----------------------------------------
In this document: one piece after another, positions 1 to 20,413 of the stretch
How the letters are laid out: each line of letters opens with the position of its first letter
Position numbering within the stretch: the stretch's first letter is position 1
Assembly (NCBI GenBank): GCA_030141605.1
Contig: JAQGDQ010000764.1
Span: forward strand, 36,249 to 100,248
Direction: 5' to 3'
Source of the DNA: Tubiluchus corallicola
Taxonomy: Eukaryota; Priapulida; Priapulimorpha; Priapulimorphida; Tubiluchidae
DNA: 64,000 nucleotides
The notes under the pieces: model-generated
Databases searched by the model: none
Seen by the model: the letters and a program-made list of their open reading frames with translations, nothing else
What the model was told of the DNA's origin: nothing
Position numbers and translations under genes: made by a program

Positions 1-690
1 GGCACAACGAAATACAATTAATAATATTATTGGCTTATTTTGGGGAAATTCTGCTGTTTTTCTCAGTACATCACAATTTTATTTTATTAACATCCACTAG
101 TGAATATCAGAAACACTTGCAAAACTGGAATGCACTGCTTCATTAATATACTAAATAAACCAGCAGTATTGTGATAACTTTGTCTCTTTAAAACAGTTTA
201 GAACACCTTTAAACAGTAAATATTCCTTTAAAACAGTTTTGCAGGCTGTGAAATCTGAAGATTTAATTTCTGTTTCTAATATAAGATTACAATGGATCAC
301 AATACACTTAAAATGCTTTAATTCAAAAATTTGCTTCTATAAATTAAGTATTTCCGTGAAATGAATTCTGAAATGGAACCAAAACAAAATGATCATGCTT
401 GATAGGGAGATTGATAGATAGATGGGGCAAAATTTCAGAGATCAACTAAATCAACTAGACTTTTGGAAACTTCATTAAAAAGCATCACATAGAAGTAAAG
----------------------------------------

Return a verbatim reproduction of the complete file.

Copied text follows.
In this document: one piece after another, positions 1 to 20,413 of the stretch
How the letters are laid out: each line of letters opens with the position of its first letter
Position numbering within the stretch: the stretch's first letter is position 1
Assembly (NCBI GenBank): GCA_030141605.1
Contig: JAQGDQ010000764.1
Span: forward strand, 36,249 to 100,248
Direction: 5' to 3'
Source of the DNA: Tubiluchus corallicola
Taxonomy: Eukaryota; Priapulida; Priapulimorpha; Priapulimorphida; Tubiluchidae
DNA: 64,000 nucleotides
The notes under the pieces: model-generated
Databases searched by the model: none
Seen by the model: the letters and a program-made list of their open reading frames with translations, nothing else
What the model was told of the DNA's origin: nothing
Position numbers and translations under genes: made by a program

Positions 1-690
1 GGCACAACGAAATACAATTAATAATATTATTGGCTTATTTTGGGGAAATTCTGCTGTTTTTCTCAGTACATCACAATTTTATTTTATTAACATCCACTAG
101 TGAATATCAGAAACACTTGCAAAACTGGAATGCACTGCTTCATTAATATACTAAATAAACCAGCAGTATTGTGATAACTTTGTCTCTTTAAAACAGTTTA
201 GAACACCTTTAAACAGTAAATATTCCTTTAAAACAGTTTTGCAGGCTGTGAAATCTGAAGATTTAATTTCTGTTTCTAATATAAGATTACAATGGATCAC
301 AATACACTTAAAATGCTTTAATTCAAAAATTTGCTTCTATAAATTAAGTATTTCCGTGAAATGAATTCTGAAATGGAACCAAAACAAAATGATCATGCTT
401 GATAGGGAGATTGATAGATAGATGGGGCAAAATTTCAGAGATCAACTAAATCAACTAGACTTTTGGAAACTTCATTAAAAAGCATCACATAGAAGTAAAG